On Friday, the world marveled over Princess Eugenie‘s royal wedding dress as she married Jack Brooksbank at Windsor Castle. The white gown was designed by Peter Pilotto and Christopher De Vos, and featured a folded v-shaped neckline, long sleeves, and what might as well have be a mile-long train. But one of the most important details of her wedding dress was the back, which was cut into a deep v-shape in order to highlight the spinal surgery scar that spans from her neck to her shoulder blades.
Prior to the event, Eugenie shared that she specifically selected a neckline that wouldn’t hide her scar. “I’m patron of [the Royal National Orthopaedic Hospital Appeal], and I had an operation when I was 12 on my back,” she told ITV. “It’s a lovely way to honor the people who looked after me and a way of standing up for young people who also go through this.” She added: “I think you can change the way beauty is, and you can show people your scars and I think it’s really special to stand up for that.”
It’s safe to say women around the world more than appreciated the gesture—they identified with it. Twitter users immediately began sharing their own experiences with spinal surgery, along with how much the validation of feeling seen meant to them.
Ashley Tait, a 26-year-old hairdresser from Kelso, Scotland, tweeted that Eugenie’s scar makes her feel “ok” about her own. And she tells Glamour that it’s giving her the power to show hers off as well. “I was very surprised—it’s not very often you see someone else who has gone through the same procedure such as scoliosis surgery,” says Tait. “I only really show off my scar if I’m telling the story about my surgery. But now that Princess Eugenie has shown her scar to the world, I feel like I should have the confidence to show mine also.”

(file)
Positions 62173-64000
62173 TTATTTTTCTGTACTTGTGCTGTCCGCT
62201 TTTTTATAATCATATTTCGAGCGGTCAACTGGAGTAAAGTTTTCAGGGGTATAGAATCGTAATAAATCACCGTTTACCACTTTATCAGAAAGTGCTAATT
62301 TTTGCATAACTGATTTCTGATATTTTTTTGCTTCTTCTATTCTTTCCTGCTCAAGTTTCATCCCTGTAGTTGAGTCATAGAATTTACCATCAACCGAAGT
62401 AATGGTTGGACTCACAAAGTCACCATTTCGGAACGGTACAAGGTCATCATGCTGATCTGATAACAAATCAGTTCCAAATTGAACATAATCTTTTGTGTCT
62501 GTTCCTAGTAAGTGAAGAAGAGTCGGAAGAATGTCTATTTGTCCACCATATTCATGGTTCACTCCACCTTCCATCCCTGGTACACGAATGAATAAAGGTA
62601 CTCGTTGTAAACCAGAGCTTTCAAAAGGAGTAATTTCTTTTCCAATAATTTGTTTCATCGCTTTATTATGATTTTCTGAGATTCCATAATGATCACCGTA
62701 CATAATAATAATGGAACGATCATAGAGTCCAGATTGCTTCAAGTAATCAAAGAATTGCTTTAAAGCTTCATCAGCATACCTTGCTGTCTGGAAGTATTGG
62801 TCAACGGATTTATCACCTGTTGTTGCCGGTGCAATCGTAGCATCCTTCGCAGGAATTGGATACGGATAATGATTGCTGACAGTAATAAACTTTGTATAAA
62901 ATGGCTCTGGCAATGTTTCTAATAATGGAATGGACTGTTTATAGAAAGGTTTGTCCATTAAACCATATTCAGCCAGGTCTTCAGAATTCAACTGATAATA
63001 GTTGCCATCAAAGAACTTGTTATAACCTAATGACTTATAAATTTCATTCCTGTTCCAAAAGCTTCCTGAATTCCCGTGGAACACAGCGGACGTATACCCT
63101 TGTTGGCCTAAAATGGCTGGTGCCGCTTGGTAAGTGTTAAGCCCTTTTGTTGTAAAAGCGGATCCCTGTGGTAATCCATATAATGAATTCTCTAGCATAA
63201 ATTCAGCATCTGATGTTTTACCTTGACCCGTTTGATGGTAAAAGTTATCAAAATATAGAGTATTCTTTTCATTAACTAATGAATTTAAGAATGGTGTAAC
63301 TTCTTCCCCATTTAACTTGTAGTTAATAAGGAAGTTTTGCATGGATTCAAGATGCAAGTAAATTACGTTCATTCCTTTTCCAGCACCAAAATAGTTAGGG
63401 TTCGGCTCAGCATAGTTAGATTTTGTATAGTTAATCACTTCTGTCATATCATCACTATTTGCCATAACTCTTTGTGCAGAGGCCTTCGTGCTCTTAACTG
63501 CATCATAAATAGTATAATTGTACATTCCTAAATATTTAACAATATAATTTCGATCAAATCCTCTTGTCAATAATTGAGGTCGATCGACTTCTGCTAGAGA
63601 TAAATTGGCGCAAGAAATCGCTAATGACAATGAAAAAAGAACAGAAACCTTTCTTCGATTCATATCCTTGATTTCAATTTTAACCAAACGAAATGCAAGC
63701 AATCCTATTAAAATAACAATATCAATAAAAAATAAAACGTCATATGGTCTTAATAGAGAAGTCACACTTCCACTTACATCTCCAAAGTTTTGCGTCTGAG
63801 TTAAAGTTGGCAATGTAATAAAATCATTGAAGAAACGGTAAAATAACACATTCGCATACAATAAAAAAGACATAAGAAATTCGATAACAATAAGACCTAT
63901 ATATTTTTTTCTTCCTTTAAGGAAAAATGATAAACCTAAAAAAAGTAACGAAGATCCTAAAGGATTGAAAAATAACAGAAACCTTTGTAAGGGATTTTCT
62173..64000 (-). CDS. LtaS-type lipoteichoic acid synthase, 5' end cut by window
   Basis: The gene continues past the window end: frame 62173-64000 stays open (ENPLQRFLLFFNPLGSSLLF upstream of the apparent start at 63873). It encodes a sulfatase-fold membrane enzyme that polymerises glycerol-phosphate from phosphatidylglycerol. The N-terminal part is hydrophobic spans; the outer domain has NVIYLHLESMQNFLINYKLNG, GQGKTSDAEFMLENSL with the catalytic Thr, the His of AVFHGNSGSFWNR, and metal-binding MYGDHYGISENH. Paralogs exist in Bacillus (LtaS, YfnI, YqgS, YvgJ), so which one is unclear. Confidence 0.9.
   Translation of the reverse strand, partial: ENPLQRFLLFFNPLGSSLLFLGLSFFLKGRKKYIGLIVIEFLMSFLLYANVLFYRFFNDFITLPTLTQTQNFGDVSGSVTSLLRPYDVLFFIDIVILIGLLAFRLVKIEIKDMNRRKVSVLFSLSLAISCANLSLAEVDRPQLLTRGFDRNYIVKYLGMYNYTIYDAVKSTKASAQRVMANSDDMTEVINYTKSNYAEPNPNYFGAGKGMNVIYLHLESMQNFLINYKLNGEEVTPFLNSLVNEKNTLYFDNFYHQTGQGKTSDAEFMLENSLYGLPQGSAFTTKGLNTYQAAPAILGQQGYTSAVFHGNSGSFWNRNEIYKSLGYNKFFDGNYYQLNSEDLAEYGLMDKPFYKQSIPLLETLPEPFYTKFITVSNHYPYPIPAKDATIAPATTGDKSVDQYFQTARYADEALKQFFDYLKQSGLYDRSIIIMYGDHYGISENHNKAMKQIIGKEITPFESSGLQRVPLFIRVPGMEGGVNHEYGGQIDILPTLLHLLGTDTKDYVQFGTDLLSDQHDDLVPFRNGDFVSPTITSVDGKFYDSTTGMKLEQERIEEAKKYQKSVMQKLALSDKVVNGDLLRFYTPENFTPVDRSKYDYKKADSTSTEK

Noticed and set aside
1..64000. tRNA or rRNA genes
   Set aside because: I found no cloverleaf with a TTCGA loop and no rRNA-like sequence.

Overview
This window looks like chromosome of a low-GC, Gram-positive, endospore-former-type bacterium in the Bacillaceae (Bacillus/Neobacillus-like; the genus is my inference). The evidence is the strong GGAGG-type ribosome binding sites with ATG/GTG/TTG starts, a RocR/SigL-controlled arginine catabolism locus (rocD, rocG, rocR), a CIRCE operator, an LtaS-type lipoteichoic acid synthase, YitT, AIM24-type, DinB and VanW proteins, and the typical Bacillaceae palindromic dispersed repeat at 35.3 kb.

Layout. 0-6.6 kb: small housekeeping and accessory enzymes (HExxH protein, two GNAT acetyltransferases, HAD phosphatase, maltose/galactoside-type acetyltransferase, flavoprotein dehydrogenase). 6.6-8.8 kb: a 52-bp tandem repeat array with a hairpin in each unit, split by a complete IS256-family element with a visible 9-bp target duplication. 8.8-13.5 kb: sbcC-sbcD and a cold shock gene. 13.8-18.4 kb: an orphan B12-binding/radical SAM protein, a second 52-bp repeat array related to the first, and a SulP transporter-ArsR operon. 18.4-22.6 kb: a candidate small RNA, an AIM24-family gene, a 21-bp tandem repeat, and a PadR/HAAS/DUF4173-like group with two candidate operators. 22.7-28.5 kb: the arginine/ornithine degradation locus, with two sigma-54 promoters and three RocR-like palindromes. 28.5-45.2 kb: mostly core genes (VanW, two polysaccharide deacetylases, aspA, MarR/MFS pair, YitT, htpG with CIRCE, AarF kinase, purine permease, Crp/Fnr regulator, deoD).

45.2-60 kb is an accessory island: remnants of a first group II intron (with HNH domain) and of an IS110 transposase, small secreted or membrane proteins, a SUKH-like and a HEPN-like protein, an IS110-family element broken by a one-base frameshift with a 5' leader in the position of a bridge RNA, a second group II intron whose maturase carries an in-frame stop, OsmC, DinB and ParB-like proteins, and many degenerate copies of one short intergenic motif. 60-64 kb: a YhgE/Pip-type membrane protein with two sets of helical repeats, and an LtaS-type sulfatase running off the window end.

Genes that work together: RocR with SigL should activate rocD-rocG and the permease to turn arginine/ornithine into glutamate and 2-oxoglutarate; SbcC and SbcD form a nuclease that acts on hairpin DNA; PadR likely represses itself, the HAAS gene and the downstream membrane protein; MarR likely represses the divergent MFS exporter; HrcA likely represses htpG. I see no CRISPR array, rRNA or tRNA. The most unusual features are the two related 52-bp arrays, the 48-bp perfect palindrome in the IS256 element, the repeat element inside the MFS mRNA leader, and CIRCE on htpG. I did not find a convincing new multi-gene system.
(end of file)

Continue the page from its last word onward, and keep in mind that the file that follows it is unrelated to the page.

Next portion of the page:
Izzy Anstee, a 19-year-old student from London, feels similarly. According to Anstee, she’s struggled with self esteem issues after having surgery for scoliosis when she was 15. Eugenie’s gown, however, is changing her mindset. “Seeing her scar made me feel really empowered,” Anstee tells Glamour. “I’ve felt very self conscious about my scar for quite a few years and would never dream of wearing anything backless. But seeing Eugenie’s dress and how beautiful she looked in it made me realize that maybe I shouldn’t feel the need to hide it.”
While Jennifer Scarpinito, a 38-year-old accountant from Fort Lauderdale, Florida, hasn’t had to receive surgery for scoliosis, she says she feels comfort in knowing that others can relate to what she’s gone through. Plus, she hopes this movement will help women everywhere feel confident in their own skin. “I think [Eugenie] showing her scar will continue to inspire women to feel beautiful and confident no matter what shape or size or pain they may be in. This was the biggest day of her life and she showed who is is both inside and out.”
For Melanie Pollard, 44, administrator in Warrington, Cheshire, UK, it’s a sign of hope for her 5-year-old daughter, who had spinal surgery at 14 months old. “My daughter Connie saw the picture of the scar and was absolutely thrilled that a ‘real life princess’ had a scar on her back just like she did,” she shares. “She thought that was amazing.”
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